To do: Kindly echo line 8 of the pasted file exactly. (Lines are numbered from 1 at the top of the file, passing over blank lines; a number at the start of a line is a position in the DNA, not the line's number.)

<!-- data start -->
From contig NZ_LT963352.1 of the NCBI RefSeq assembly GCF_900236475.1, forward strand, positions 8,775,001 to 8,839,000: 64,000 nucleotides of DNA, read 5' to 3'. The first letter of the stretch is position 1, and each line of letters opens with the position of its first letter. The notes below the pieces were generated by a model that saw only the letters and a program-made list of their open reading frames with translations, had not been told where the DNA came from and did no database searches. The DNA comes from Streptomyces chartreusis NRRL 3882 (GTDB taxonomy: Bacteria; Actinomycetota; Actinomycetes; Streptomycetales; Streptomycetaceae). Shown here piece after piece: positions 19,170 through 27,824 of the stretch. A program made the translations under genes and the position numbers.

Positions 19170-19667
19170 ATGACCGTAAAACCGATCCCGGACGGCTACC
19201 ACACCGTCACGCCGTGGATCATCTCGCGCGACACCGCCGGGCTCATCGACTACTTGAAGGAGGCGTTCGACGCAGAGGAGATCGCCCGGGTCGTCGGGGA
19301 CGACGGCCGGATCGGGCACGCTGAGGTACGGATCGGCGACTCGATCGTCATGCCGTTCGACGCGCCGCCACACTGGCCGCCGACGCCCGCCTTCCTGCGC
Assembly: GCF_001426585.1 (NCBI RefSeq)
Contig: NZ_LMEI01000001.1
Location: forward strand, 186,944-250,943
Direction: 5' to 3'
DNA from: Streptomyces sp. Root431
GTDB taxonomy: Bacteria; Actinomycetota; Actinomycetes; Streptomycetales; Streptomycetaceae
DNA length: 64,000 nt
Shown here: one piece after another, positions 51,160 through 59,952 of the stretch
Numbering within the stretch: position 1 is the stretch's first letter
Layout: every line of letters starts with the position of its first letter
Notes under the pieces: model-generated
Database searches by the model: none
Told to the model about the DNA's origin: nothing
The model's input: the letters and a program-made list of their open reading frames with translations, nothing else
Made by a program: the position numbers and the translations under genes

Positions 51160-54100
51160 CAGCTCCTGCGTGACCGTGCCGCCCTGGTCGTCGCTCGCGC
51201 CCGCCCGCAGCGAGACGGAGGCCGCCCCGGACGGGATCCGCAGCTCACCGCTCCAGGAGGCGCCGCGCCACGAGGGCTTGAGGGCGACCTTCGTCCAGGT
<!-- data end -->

Location: forward strand, 186,944-250,943